Unregistered tiger nut drinks caused Lagos cholera outbreak – Govt

Unregistered tiger nut drinks caused Lagos cholera outbreak – Govt


Dr Kemi Ogunyemi, the Special Adviser to the Lagos State Governor on Health, speaks to VICTORIA EDEME on the cholera outbreak in the state.

What are the primary causes of the recent cholera outbreak in Lagos State?

There have always been cases of cholera in Nigeria. We typically have isolated cases that we treat. However, we observed a surge in cholera cases between the 10th and 11th of June 2024. This increase qualifies it as an outbreak. The top three affected local government areas are Lagos Island, Kosofe, and Eti-Osa. The Nigeria Centre for Disease Control and Prevention anticipates cholera outbreaks, particularly during the rainy season, as is the case now. Firstly, this doesn’t surprise us. Secondly, we know the necessary steps to take when such outbreaks occur. It largely relates to environmental conditions and what I refer to as the social determinants of health. There are areas lacking adequate clean water, relying instead on wells. Open defecation is also prevalent. When it rains, these factors result in faecal matter contaminating water sources like wells. Other contributing factors include flooding when canals overflow and poor sanitation practices. What we observed was a sudden increase followed by a decline due to our prevention campaigns and efforts to raise awareness, encouraging regular handwashing. So, that’s the crux of the matter.

What specific factors contributed to the increased prevalence of cholera in those particular areas and regions you mentioned?

When there’s an outbreak like this, we have Environmental Health Services officials from the Ministry of Health and the Ministry of Environment who go around ensuring that the environment is kept clean. So when we noticed an increase in cases in Eti-Osa Local Government Area of Lagos specifically, we went there to investigate. We carried out a survey and found that the common denominator, which was one of the deadly factors, was a tiger nut drink. People who came to the hospitals all identified that they had drunk tiger nut drink. We couldn’t just take their word for it, so we had to take that drink and test it to see what was in it. We immediately sent people out to look for those selling it so we could take a sample. We found empty bottles with a name on them, but we discovered that it wasn’t even registered with the National Agency for Food and Drug Administration and Control, the regulatory body that ensures the safety of consumables. There was a phone number and a name on the bottle, and we started tracing. We did contact tracing, similar to what we did with COVID-19. We combed the area to ask people where they got the drinks from. We couldn’t find any full bottles. We only found empty ones, which were of no use because we could not test them. The phone number on the bottle was not reachable. From our investigations, we realised that the beverages were not registered, so the producers hadn’t gone through the processes to ensure that what they were producing was safe for the public to consume. We traced it to that. Of course, cholera is also water-borne, so we took samples of the water to test it. The bottom line is that we took stool samples because different things cause diarrhoea. It could be anything else. We found out that it was confirmed cholera, specifically Vibrio cholera subtype 01, which is the most infectious and aggressive type. There are different types, but we identified this one. In Lagos Island, Eti-osa, and Kosofe, we recorded the highest number of cases that went to the hospital. I’m not talking about reported cases. These are the people who did the right thing by going to the hospital to complain of symptoms, and they were treated. That’s when we were alerted. When the hospitals report cases, we are notified, and we set up an emergency office in Yaba to swing into action. That’s what we’ve been doing since. We continue to test everyone’s stool specimens. Unfortunately, we can’t test everyone because most have already taken antibiotics, which doesn’t give us a good sample. We test those who just came and have not taken anything at home. Hence, part of our campaign is to advise people not to take antibiotics. Pharmacists should not sell them antibiotics. They should come straight to the hospital for testing. We provide oral rehydration therapy, which is crucial during cholera symptoms. It doesn’t mean the other local governments didn’t have cases, they did, but the numbers started decreasing. We were quite relieved because there was a day when we didn’t have any new cases. However, we anticipated an increase after the Ileyah celebrations, which indeed happened. Unfortunately, we also had an increase in deaths. That’s the unfortunate part. More people have died, and about three of them were already dead upon arrival from home. From our history, we realised they had diarrhoea and vomiting for the past two or three days, but they never came to the hospital. They were probably treating themselves locally, which we advise against. That’s how we know. We’re hoping for a decline as we continue our efforts in the community.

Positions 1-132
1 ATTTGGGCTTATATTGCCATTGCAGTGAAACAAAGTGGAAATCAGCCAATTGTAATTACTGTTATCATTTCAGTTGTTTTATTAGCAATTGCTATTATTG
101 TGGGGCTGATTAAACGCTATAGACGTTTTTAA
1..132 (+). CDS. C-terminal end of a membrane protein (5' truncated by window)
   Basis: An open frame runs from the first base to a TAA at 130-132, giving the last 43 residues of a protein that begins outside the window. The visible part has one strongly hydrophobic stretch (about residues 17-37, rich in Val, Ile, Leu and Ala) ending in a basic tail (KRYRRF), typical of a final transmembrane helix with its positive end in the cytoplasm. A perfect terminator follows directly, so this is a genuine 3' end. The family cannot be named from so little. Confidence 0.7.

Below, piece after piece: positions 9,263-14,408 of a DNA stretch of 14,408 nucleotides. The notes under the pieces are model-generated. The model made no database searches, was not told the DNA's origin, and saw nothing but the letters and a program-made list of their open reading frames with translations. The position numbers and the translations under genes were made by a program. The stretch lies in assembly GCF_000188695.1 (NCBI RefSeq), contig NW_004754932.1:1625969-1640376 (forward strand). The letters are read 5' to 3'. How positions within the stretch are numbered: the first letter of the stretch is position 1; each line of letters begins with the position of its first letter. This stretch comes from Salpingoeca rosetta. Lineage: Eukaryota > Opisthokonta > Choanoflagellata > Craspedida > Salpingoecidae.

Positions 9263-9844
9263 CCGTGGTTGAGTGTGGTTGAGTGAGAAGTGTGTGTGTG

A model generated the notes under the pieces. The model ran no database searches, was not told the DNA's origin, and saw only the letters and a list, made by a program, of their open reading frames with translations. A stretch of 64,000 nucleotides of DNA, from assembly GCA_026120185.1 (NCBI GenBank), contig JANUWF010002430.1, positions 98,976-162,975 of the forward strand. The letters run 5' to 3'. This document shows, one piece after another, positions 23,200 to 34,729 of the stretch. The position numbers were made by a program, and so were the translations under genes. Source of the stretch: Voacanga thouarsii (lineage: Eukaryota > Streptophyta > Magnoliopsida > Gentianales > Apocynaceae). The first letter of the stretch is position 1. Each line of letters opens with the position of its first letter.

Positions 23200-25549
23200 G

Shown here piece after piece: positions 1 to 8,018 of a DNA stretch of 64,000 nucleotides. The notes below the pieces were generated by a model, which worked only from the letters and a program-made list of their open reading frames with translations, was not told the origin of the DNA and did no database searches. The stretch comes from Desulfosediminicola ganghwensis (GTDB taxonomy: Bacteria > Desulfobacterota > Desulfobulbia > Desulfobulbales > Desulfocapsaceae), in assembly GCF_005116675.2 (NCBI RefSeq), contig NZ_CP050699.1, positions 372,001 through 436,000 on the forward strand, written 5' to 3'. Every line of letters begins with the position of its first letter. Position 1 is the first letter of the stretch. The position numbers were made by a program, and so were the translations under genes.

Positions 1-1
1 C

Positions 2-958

The earlier data before the festivities recorded 15 fatalities. What is the case now?

It has increased. As of Thursday morning, we had 21 cases. During an emergency meeting around 11 pm on Wednesday, we received information that someone had died within an hour or two of arriving at the hospital from home. This individual did not just develop diarrhoea on that day but had been at home. The incident could have occurred before Ileyah or around that time, but we are reporting the death now because it happened recently. It’s not a new case that occurred on Wednesday; it’s a new case that has been reported, unfortunately resulting in death.



Leave a Reply

Your email address will not be published. Required fields are marked *